UMMS RESEARCHER NAMED STOHLMAN SCHOLAR BY THE LEUKEMIA & LYMPHOMA SOCIETY

Michelle A. Kelliher, PhD, recognized for outstanding work in blood cancer research

August 29, 2008

WORCESTER, Mass. Michelle A. Kelliher, PhD, associate professor of cancer biology at the University of Massachusetts Medical School, was among five researchers recently named Stohlman Scholars by the Leukemia & Lymphoma Society (LLS). The award recognizes the researchers’ outstanding contributions to the advancement of blood cancer research. 

“The Leukemia & Lymphoma Society believes that the work of these exceptional scholars and the more than 400 gifted scientists we are supporting around the world will result in substantial improvement in the lives of patients afflicted with leukemia, lymphoma and myeloma,” said Louis DeGennaro, PhD, LLS chief scientific officer. “The work being done by these gifted researchers shows great promise in advancing new and improved treatments for blood cancer patients.”

The Stohlman Scholars are LLS grant recipients are exceptional investigators who have demonstrated their ability to conduct high quality original research bearing on leukemia, lymphoma or myeloma and are in the final year of their five-year research grant periods. These Scholars hold faculty-level or equivalent positions at major research institutions. 

Dr. Kelliher’s research is focused on T-cell acute lymphoblastic leukemia (T-ALL), a form of pediatric blood cancer that still has a very poor prognosis. She has studied how the oncogenes TAL1 and NOTCH1 cooperate to cause T-ALL. Kelliher and colleagues recently discovered that NOTCH1 contributes to leukemia by directly inducing expression of the gene C-MYC. Her laboratory also recently demonstrated that NOTCH inhibitors extend the survival of leukemic mice, suggesting that these drugs may prove effective in T-ALL patients.  

"Outcomes for children with acute lymphoblastic leukemia have improved dramatically in the past few decades—to approximately 75 percent—but that 25 percent, many of whom have T-ALL, are not being cured," said Dr. Kelliher. "We are hopeful that our research will lead to more successful treatment of these children."

Dr. Kelliher said the Society's support was fundamental in moving her research forward. "I am truly grateful to The Leukemia & Lymphoma Society for having confidence in our work and providing our group with this funding," she said. "I am optimistic that our efforts will improve the outcomes for leukemia patients."

In 2000, the Sidney Kimmel Foundation for Cancer Research also recognized Kelliher by naming her a Cancer Scholar for her research on how TAL-1 gene contributes to the development of leukemia. The Cancer Scholar award supports outstanding young investigators in all cancer fields and is presented to 10 accomplished researchers each year.

Other Stohlman Scholars include: Martin Carroll, MD, associate professor of the Department of Medicine at the University of Pennsylvania; Craig T. Jordan, PhD, associate professor of the Department of Medicine at the James P. Wilmot Cancer Center, University of Rochester School of Medicine; Danesh Moazed, PhD, professor of the Department of Cell Biology at Harvard Medical School; and Michael Teitell, MD, PhD, professor of the Departments of Pathology and Pediatrics at the University of California, Los Angeles. 

The Stohlman Scholars are named in memory of Frederick Stohlman Jr., MD, a major figure in stem cell physiology and blood cell cancer research. The honors will be officially announced at the LLS Stohlman Scholar Scientific Symposium, which will be held Nov. 6 and 7, in Kansas City, Mo.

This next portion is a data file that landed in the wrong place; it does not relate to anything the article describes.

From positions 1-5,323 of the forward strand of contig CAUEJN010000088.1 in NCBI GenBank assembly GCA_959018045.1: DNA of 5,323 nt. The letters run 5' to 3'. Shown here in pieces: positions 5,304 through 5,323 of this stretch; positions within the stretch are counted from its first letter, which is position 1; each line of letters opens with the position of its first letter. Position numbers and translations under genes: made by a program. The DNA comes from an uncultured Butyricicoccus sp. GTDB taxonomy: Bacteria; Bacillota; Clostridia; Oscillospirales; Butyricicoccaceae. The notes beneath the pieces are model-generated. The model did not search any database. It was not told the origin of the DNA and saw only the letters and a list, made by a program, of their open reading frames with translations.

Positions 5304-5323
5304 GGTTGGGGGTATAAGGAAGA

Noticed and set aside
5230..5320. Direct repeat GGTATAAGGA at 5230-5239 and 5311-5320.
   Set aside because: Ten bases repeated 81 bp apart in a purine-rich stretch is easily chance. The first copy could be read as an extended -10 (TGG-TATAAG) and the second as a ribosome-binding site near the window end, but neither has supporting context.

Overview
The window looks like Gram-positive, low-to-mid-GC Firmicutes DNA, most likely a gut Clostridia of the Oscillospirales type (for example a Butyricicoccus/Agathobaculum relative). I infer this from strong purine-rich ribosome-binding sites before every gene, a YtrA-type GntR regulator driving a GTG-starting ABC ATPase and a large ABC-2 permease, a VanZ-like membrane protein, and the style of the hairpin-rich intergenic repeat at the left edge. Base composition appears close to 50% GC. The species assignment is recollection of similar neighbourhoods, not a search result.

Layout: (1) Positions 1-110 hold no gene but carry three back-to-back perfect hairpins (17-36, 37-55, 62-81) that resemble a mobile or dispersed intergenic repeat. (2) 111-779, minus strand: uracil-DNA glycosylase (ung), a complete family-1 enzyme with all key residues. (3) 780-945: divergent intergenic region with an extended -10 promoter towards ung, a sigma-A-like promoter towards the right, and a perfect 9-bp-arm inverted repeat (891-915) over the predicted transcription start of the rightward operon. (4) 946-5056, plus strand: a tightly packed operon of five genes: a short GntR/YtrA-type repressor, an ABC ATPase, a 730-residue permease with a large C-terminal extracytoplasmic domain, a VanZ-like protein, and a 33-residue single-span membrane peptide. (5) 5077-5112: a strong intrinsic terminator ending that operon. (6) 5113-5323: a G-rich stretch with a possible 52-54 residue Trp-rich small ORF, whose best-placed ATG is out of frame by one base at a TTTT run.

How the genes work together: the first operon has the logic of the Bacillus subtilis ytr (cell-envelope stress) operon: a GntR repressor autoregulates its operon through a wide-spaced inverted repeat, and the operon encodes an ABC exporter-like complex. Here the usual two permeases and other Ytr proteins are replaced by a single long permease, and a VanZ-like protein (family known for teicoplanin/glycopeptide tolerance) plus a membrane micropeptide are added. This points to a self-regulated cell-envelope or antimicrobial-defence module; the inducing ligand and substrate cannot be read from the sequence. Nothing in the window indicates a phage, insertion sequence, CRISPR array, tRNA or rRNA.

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About the University of Massachusetts Medical School
The University of Massachusetts Medical School, one of the fastest growing academic health centers in the country, has built a reputation as a world-class research institution, consistently producing noteworthy advances in clinical and basic research.  The Medical School attracts more than $179 million in research funding annually, 80 percent of which comes from federal funding sources. The work of UMMS researcher Craig Mello, PhD, an investigator of the prestigious Howard Hughes Medical Institute (HHMI), and his colleague Andrew Fire, PhD, then of the Carnegie Institution of Washington, toward the discovery of RNA interference was awarded the 2006 Nobel Prize in Physiology or Medicine and has spawned a new and promising field of research, the global impact of which may prove astounding. UMMS is the academic partner of UMass Memorial Health Care, the largest health care provider in Central Massachusetts. For more information, visit www.umassmed.edu.

About The Leukemia & Lymphoma Society
The Leukemia & Lymphoma Society, headquartered in White Plains, NY, with 68 chapters in the United States and Canada, is the world’s largest voluntary health organization dedicated to funding blood cancer research and providing education and patient services. The LLS mission: Cure leukemia, lymphoma, Hodgkin’s disease and myeloma, and improve the quality of life of patients and their families. Since its founding in 1949, LLS has invested more than $600 million in research specifically targeting leukemia, lymphoma and myeloma. Last year alone, LLS made 5.1 million contacts with patients, caregivers and healthcare professionals. For more information about blood cancer, visit www.LLS.org or call the LLS Information Resource Center (IRC), a call center staffed by master's level social workers, nurses and health educators who provide information, support and resources to patients and their families and caregivers. IRC information specialists are available at (800) 955-4572, Monday through Friday, 9 a.m. to 6 p.m. ET.

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